Richard Felder's Home Page
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Richard M. Felder
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College teaching may be the only skilled profession for which no preparation or training is provided or required. You get a Ph.D., join a faculty, they show you your office, and then tell you "By the way, you're teaching 205 next semester. See you later." The result is the consistent use of teaching techniques that have repeatedly been shown to be ineffective at promoting learning. Many professors are surprised to learn that...
This Web site offers guidance on what those techniques are and tips and resources for using them. If you have a specific aspect of teaching in mind, click on the link to "Education-related papers" on the left and then click on your topic if it is listed. Otherwise, just enjoy browsing.
- There are well-defined instructional techniques that make teaching more effective.
- These techniques can be introduced slowly and methodically, without compromising coverage of the syllabus. They do not require large expenditures of money, time, and effort.
- Most importantly, the techniques have been validated by careful, documented, repeatable research. Their effectiveness is not simply a matter of opinion. They work!
Dr. Richard M. Felder is the Hoechst Celanese Professor Emeritus of Chemical Engineering at North Carolina State University. He is coauthor of Teaching and Learning STEM: A Practical Guide (Jossey-Bass, 2016), and Elementary Principles of Chemical Processes (4th edition, Wiley, 2015). He has contributed over 300 publications to the fields of science and engineering education and chemical process engineering, and writes "Random Thoughts," a column on educational methods and issues for the quarterly journal Chemical Engineering Education. With his wife and colleague, Dr. Rebecca Brent, he regularly offers teaching effectiveness workshops on campuses and at conferences around the world. He has seven spectacular grandkids and an equally spectacular great niece.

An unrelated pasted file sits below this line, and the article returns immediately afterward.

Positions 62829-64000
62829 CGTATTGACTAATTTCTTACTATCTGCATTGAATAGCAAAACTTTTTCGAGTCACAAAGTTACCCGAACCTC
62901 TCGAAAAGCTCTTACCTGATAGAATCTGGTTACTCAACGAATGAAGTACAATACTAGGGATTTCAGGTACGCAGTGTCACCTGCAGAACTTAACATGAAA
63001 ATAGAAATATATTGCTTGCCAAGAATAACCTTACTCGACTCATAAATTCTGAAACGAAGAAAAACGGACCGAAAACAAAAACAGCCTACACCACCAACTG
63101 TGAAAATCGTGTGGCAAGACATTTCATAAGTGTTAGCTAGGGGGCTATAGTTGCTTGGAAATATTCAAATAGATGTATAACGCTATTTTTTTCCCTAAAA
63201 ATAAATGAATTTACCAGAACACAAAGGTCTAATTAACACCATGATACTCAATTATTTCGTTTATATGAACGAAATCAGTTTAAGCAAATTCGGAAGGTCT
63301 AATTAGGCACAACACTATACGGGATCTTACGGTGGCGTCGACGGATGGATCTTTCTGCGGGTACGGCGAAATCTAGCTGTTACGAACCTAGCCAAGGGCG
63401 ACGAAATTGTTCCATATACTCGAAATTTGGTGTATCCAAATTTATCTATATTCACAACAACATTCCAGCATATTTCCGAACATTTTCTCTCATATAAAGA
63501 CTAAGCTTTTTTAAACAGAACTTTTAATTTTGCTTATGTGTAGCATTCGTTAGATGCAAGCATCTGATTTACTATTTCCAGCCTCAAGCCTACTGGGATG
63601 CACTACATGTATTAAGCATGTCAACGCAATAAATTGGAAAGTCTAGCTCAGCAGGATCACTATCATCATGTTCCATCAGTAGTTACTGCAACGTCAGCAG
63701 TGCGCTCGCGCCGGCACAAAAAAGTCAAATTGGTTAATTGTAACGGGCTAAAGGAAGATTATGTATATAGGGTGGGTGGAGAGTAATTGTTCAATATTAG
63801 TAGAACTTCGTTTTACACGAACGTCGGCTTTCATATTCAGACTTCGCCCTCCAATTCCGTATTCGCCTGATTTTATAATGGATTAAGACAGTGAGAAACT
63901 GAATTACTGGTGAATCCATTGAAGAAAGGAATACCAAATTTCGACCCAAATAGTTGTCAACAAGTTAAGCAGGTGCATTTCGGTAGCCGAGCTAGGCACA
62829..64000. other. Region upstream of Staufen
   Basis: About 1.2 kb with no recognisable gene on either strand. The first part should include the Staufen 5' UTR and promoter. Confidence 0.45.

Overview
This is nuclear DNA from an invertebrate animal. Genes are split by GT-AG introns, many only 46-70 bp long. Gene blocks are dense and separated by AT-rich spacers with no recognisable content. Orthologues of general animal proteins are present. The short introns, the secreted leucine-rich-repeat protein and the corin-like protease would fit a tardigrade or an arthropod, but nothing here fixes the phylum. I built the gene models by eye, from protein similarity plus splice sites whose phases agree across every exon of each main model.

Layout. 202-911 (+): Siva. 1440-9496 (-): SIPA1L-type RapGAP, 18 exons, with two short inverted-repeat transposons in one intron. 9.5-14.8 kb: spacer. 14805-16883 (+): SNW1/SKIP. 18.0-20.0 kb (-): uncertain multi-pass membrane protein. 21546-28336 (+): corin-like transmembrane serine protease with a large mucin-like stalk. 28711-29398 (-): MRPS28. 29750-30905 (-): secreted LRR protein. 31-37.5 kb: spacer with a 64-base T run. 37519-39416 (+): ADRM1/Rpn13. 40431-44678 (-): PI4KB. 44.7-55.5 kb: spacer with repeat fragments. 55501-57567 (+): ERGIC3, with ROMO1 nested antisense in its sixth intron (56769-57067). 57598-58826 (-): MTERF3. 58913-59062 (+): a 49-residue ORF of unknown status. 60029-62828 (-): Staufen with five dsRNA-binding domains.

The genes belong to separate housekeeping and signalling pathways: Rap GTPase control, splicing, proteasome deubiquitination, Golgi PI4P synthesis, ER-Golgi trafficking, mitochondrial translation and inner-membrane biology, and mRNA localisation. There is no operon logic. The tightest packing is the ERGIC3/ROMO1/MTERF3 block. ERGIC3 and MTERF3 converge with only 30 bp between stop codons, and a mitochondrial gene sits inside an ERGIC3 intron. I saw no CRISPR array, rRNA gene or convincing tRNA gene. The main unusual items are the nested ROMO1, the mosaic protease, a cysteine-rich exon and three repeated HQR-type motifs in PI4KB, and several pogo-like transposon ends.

What's new? As of November 22, 2016
Comments or questions? Send mail to Dr. Felder at email@example.com
- "New Faculty Members May Not Know How to Teach, but At Least They Know How to Do Research...Right?" Chem. Engr. Education, 50(4), 251-252 (Fall 2016). The answer is, don't count on it.
- "Active Learning: An Introduction." A short tutorial that defines active learning, gives examples of activities and formats, and answers frequently-asked questions about the method. You can also take a multiple-choice quiz on the contents of the tutorial that provides feedback on incorrect responses.
- "Introduction to Learning Objectives." A short tutorial that defines learning objectives, gives reasons for writing them and different ways to use them, outlines different levels of complexity of objectives using Bloom's Taxonomy, and gives directions for writing effective objectives at different levels. You can also take a multiple-choice quiz on the tutorial contents that provides feedback on incorrect responses.
- "Why Students Fail Tests: 1. Ineffective Studying". Chem. Engr. Education, 50(2), 151-152 (Spring 2016). A cognitive science-based take on ineffective and effective study strategies.
- "Why Students Fail Tests: 2. Ineffective Teaching". Chem. Engr. Education, 50(3), 211-212 (Summer 2016). A cognitive science-based take on teaching practices that have negative effects on students' learning, and suggestions of better alternatives to those practices.